The opinion of the court was delivered by: Jack B. Weinstein, Senior District Judge.
MEMORANDUM ORDER & JUDGMENT
Petitioner seeks a writ of habeas corpus pursuant to 28 U.S.C. § 2254. For the reasons set forth in this Memorandum Order & Judgment, the petition is denied. No hearing is necessary.
On the evening of May 14, 1995, petitioner and two unapprehended accomplices entered Chao Keyvan's apartment where a dinner party was being held. Petitioner, who was holding a gun, said in Mandarin, "I am going to rob you." The victims emptied their pockets. Petitioner taped their hands with duct tape. One of the guests, Hong Zhang, was taken out of the apartment and ordered to take the robbers to rooms in the basement. That guest later identified petitioner as the assailant brandishing the gun. See Trial Transcript ("Tr."), at 464-65.
Several days after the robbery, Zhang saw one of the accomplices in the grocery store where he worked. Zhang followed him back to a nearby building. Days later, he saw the two accomplices playing basketball in a neighborhood park. He again followed them home to the same building. Zhang then informed police that he knew where the robbers lived. The police conducted surveillance of the building. When petitioner left the building, Zhang recognized him and he was arrested. At the police station, petitioner was advised of his Miranda rights in Mandarin. Petitioner confessed to the robbery. Detective Ng wrote petitioner's statement down and petitioner signed the statement.
The trial court held a combined Wade/Huntley/Dunaway hearing. It found that there was no basis to suppress the confession or the identification. It declared that the confession was given voluntarily after the administration of Miranda warnings in Mandarin. The court concluded that "defendant's motion to suppress identification testimony and statements is denied in all respects." Hearing Tr., at 56.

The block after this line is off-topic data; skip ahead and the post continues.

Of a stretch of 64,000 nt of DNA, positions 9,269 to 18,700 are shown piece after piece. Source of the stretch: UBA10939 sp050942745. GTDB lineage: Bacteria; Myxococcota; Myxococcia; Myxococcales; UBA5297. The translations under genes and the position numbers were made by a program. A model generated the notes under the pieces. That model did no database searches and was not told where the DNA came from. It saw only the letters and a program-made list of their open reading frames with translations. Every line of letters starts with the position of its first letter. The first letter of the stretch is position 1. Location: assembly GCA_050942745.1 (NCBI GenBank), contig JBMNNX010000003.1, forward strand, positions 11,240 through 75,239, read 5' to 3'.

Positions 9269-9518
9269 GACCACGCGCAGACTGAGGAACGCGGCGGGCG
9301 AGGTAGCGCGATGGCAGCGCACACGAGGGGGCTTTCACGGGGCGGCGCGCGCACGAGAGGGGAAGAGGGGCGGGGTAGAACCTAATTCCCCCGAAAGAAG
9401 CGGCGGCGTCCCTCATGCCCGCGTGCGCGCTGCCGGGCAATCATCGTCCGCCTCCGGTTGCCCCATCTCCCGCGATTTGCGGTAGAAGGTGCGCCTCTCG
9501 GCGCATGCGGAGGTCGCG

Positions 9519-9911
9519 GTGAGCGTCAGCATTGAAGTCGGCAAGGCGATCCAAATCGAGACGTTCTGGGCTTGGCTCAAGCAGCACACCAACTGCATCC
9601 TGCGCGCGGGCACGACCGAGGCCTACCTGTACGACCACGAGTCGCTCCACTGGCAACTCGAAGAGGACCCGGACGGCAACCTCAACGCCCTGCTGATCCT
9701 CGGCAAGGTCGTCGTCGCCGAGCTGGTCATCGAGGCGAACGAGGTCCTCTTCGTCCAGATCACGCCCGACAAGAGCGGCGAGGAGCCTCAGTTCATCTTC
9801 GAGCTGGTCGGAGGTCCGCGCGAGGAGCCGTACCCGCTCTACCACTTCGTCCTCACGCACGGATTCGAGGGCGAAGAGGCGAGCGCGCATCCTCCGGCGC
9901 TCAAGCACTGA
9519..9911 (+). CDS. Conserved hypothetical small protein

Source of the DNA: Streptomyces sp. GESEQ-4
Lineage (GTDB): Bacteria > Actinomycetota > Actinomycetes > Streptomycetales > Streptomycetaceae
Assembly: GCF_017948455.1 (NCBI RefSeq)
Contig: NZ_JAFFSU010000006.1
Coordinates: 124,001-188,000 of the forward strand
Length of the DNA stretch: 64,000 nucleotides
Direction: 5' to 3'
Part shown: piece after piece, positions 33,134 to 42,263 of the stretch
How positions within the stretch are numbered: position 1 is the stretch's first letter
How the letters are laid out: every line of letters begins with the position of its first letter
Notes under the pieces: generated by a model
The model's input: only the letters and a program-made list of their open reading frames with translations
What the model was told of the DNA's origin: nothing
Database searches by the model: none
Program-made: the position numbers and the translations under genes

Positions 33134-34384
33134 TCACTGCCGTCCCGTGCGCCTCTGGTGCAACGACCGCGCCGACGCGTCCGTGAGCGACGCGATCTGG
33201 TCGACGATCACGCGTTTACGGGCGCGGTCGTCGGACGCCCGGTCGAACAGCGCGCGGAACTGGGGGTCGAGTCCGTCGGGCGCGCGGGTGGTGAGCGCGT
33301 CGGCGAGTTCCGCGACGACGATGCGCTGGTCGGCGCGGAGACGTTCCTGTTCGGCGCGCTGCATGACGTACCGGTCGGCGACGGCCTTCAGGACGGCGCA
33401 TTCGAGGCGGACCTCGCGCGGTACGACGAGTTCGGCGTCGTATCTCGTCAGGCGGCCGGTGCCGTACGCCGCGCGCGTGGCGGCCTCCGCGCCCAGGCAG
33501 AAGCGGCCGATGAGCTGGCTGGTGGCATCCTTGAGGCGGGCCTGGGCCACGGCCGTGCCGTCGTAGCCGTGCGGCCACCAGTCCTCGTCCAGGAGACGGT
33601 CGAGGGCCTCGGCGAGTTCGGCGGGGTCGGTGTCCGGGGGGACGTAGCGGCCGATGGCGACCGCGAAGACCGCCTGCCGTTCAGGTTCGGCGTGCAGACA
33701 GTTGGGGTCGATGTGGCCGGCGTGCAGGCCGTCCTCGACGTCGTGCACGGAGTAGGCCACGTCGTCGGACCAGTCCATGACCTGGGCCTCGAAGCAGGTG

Petitioner was convicted after a jury trial of two counts of robbery in the first degree, one count of robbery in the second degree, two counts of attempted robbery in the first degree, one count of attempted robbery in the second degree, and two counts of unlawful imprisonment in the first degree. He was acquitted of a number of related charges.
Petitioner was later sentenced to twelve and one-half years to twenty-five years for the first degree robbery charges, seven and one-half to fifteen years on the second degree robbery charge and the attempted robbery in the first degree charges, three and one-half to seven years on the attempted second degree robbery charge, and two to four years on the unlawful imprisonment charges. All sentences were ordered to run concurrently.
Approximately two and one-half months after the jury rendered its verdict, petitioner filed a motion pursuant to section 330. 30(2) of the New York Criminal Procedure Law to set aside the verdict. The motion alleged that information discovered after the conclusion of the trial indicated that the jurors had engaged in misconduct. In particular, a juror wrote the following letter to the trial judge the day after the verdict was rendered: